Movement Mechanics Practical Implications Functional Versus Simple Movements Speed in complex, functional movements involves an interplay of neuromuscular, mechanical, in addition to energetic factors. Speed in complex movements correlates poorly with speed in unresisted, elementary actions. Many functional tasks begin with preparatory counter-movements in addition to utilize the stretch-shortening cycle (SSC). Key Term stretch-shortening cycle (SSC): Eccentric-concentric coupling phenomenon in which muscle-tendon complexes are rapidly in addition to as long as cibly lengthened or stretch loaded in addition to immediately shortened in a reactive or elastic manner; springlike preparatory counter-movement of many functional tasks. Movement Mechanics Practical Implications Functional Versus Simple Movements Training activities aimed at improving SSC per as long as mance should fulfill two criteria: They should involve skillful, multijoint movements that transmit as long as ces through the kinetic chain in addition to exploit elastic-reflexive mechanisms. In order to manage fatigue in addition to emphasize work quality in addition to technique, they should be structured around brief work bouts or clusters separated by frequent rest pauses.
Key Terms reactive ability: A characteristic of explosive strength exhibited in SSC actions that can be improved through reactive-explosive training. reaction time: Relatively untrainable in addition to correlates poorly with movement action time or per as long as mance in many explosive events. Movement Mechanics Practical Implications Aerobic Endurance Versus Power Sports Explosive strength qualities also play an important role in aerobic endurance activities, such as distance running. Ground contact times at intermediate running speeds are longer than those at top speeds but significantly shorter than required as long as maximal as long as ce development. Power, impulse, in addition to reactive ability are important deter-minants of running per as long as mance over any distance. Key Point Stretch-shortening cycle actions are especially prevalent in athletic tasks. The target activitys movement mechanics have important implications in training in addition to should be addressed in the task analysis.
Section Outline Running Speed Sprinting Per as long as mance in addition to Stride Analysis Technical Errors in addition to Fatigue Effects Training Goals Running Speed Running speed is the interaction of stride frequency in addition to stride length. Stride Length, Stride Frequency Figure 17.3 (next slide) Stride lengthfrequency interaction as a function of running velocity
Figure 17.3 Adapted, by permission, from Dillman, 1975. Sprinting Variables Figure 17.4 (next slide) (a) Stride length, (b) stride frequency, in addition to (c) running velocity in 100 m sprinters of varying qualification Elite sprinters achieve greater stride length in addition to are capable of increasing it up to ~45 m from a static start, whereas novices achieve their maximum stride length at ~25 m (figure 17.4a). Elite sprinters achieve greater stride frequency (~5 strides per second) in addition to are capable of increasing it up to ~25 m from a static start, whereas novices achieve their maximum stride frequency at ~10 to 15 m (figure 17.4b). Elite sprinters produce greater initial as long as ces in addition to velocities at the start, achieve much greater rates of acceleration, in addition to reach maximal velocities up to 12 m/s after ~5 to 6 seconds (45-55 m); novices reach their top speed at 20 to 30 m (figure 17.4c). Figure 17.4 Reprinted, by permission, from Schmolinsky, 2000.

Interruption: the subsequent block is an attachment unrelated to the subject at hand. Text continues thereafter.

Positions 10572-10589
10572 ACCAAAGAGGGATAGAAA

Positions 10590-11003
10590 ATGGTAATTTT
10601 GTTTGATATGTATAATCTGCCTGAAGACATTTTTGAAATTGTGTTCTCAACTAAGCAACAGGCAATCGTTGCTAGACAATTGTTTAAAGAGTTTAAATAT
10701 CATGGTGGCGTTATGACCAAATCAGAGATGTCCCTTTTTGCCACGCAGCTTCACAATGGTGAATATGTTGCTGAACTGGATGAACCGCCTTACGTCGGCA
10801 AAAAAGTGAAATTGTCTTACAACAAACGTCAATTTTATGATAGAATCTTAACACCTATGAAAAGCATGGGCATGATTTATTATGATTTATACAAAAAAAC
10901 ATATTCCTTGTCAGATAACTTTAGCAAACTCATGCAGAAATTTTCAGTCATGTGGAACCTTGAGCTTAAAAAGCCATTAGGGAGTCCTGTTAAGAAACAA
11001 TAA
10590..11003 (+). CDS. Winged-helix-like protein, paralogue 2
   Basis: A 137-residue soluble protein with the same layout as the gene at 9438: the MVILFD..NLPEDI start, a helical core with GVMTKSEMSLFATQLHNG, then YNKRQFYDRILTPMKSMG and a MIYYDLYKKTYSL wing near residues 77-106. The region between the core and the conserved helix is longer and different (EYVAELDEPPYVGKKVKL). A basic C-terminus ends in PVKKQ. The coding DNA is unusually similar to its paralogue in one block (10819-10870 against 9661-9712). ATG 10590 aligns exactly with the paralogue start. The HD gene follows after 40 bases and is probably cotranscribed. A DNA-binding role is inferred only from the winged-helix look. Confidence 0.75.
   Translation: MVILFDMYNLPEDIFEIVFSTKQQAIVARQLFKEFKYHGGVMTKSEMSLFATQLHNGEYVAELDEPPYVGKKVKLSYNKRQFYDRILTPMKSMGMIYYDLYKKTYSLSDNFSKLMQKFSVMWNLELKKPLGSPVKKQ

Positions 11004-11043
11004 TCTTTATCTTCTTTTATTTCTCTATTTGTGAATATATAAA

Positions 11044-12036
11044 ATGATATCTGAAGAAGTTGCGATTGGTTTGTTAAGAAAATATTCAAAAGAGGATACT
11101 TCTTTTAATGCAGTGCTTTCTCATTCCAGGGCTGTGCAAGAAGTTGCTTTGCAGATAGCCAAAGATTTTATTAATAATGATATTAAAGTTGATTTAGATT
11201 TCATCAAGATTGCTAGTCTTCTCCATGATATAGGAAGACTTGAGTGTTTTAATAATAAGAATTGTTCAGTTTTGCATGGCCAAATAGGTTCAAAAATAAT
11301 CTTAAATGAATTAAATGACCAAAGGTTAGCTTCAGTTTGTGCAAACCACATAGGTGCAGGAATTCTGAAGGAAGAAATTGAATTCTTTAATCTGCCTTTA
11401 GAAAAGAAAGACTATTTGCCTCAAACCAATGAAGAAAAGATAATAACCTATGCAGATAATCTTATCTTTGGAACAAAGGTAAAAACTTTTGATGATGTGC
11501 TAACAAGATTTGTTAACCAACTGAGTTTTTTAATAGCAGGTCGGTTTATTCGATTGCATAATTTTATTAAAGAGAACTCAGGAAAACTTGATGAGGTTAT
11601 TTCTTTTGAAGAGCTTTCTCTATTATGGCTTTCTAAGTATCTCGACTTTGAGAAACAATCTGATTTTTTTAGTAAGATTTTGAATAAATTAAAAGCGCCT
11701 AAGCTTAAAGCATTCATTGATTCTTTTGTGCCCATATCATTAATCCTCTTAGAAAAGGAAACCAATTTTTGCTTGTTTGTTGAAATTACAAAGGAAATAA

Key Point Stride frequency tends to vary among individuals in addition to generally seems to be more trainable than stride length. Running Speed Sprinting Per as long as mance in addition to Stride Analysis Linear sprinting involves a series of subtasksthe start in addition to acceleration in addition to maximum velocity. Though the movement mechanics of these subtasks are distinct, both are characterized by two phases: Flight Support Sprinting Technique Figure 17.5 (next slide) Sprinting technique during the start in addition to acceleration
Figure 17.5 Reprinted, by permission, from Schmolinsky, 2000. Sprinting Technique Figure 17.6 (next slide) Sprinting technique at maximum velocity (i) early flight (ii) midflight (iii) late flight (iv) early support (v) late support Figure 17.6 Reprinted, by permission, from Schmolinsky, 2000.
Key Point Program design involves multiple levels of planning: microcycles (short-term), mesocycles (medium-term), in addition to macro-cycles (long-term).